ASEAN Beat | Politics | Southeast Asia

Myanmar Junta Sentences Former Ambassador to 1 Year in Prison

Vicky Bowman has been accused of violating a minor immigration regulation, but the true motivations of her arrest are clearly political.

Myanmar Junta Sentences Former Ambassador to 1 Year in Prison
Credit: Depositphotos

The military administration in Myanmar has sentenced a former British ambassador to a year in prison after finding her guilty of breaching immigration regulations. Vicky Bowman, who now heads a business advisory group, was arrested late last month in Yangon along with her husband Htein Lin, an artist and former political prisoner.

According to a report in The Irrawaddy, which cited sources inside Yangon’s Insein Prison, a court in the prison held a summary hearing for the couple on August 29 and made the verdict on Friday. Their court hearing was originally set for September 6, but the paper said it was unclear why the date was changed.

The pair became the latest of the more than 15,000 people to have been arrested since the military coup of February 2021, which has tipped the country into turmoil and inflamed its spot-fire conflicts into a nationwide conflagration.

Bowman was charged under the country’s Immigration Act and the Foreigners Registration Rules for “staying in a family home in Kalaw Township, Shan State, rather than living at the Yangon address where she has originally registered with the authorities.” Htein Lin was charged for failing to report his wife’s change of address.

The exact charges are beside the point, of course. Such small immigration violations are rarely prosecuted, and the arrests of Bowman and Htein Lin can only be explained in political terms, even if the precise motivations are opaque.

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The most obvious explanation is the U.K.’s concurrent announcement of a fresh round of sanctions on the military administration, timed to the fifth anniversary of the vicious military assaults on the Rohingya communities of northern Rakhine state in Myanmar’s west. This “clearance operation” ultimately pushed some 740,000 civilians to flee across the border into Bangladesh, where they remain, confined to large refugee camps around the town of Cox’s Bazar. London also announced that it would throw its weight behind the ongoing genocide case at the International Court of Justice in The Hague, which The Gambia brought against Myanmar in 2018.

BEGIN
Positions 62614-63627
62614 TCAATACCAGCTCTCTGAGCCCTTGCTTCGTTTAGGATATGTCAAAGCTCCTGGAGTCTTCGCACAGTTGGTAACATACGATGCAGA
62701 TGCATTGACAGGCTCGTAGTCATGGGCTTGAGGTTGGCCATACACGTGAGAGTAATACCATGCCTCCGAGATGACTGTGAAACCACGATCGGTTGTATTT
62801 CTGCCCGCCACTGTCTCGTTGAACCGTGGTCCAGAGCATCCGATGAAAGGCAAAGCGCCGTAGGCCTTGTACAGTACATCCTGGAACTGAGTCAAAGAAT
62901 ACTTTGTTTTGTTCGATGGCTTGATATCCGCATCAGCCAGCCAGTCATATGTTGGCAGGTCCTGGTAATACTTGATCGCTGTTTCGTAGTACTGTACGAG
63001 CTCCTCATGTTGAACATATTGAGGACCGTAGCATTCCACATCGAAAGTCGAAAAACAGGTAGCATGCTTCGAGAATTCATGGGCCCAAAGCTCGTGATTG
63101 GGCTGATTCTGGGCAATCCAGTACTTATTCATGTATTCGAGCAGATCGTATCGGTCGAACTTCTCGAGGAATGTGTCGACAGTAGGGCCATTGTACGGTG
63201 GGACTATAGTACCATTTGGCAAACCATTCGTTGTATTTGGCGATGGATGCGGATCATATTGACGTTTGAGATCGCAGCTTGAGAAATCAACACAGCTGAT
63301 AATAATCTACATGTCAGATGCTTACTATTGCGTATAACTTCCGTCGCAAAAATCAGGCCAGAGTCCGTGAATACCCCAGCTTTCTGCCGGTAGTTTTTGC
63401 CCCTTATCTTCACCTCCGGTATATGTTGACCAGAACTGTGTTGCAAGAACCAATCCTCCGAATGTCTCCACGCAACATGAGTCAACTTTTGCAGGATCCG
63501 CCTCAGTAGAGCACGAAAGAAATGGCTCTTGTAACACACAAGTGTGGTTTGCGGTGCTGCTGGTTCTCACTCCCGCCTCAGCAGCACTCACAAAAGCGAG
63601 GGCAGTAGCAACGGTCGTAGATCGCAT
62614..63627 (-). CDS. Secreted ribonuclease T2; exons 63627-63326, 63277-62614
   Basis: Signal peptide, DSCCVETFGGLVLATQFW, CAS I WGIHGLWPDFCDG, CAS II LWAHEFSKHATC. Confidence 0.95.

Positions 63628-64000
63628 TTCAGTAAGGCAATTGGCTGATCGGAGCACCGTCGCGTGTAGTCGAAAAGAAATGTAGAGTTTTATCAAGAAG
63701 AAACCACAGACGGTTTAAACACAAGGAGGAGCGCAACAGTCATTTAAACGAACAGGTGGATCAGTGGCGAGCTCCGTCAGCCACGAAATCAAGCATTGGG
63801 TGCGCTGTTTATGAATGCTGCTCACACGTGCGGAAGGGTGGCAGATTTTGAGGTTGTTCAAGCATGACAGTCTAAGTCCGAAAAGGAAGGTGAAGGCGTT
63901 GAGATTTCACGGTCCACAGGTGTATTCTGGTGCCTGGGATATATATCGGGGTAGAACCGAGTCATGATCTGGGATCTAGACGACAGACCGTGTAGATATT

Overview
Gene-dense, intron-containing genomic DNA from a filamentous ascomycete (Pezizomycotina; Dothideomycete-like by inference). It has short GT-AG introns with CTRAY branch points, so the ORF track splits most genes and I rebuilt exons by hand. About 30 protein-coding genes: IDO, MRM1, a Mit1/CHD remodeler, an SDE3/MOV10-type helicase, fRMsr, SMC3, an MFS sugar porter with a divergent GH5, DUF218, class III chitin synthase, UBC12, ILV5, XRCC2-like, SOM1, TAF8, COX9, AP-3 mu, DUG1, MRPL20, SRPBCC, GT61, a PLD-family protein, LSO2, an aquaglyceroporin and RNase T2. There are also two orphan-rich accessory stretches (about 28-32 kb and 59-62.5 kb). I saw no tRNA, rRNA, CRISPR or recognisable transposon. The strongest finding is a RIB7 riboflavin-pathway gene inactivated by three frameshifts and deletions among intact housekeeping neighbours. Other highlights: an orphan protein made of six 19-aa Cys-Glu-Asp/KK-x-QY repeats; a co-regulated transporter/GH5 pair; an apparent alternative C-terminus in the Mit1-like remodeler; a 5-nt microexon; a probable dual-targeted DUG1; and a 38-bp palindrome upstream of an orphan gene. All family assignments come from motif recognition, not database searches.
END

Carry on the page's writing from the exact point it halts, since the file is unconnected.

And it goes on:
More broadly, the arrests come amid a period of diplomatic tension between Naypyidaw and London, after the Myanmar military government expelled Pete Vowles, the U.K.’s designated envoy, from the country in July. The junta was apparently angered by the U.K.’s decision to downgrade his title from ambassador to charge d’affaires ad interim in protest at the military takeover.

Bowman, a fluent speaker of Burmese, was the second secretary at the U.K. embassy from 1990 to 1993 and then returned as ambassador from 2002-2006. As head of the Myanmar Centre for Responsible Business, she helped guide potential foreign investors into Myanmar’s market in the 2010s, during its phase of limited opening to the West. The fact that she had dedicated her life to the country and contributed greatly to its economic betterment, and was still targeted by the military, suggests that no foreign resident of Myanmar is safe from arbitrary and politically motivated arrest.

Indeed, those foreigners with the most intimate ties to the country, particularly those who stayed on after the coup rather than leaving the country, seem in many ways the most vulnerable to being taken hostage in the service of the junta’s narrow political vision.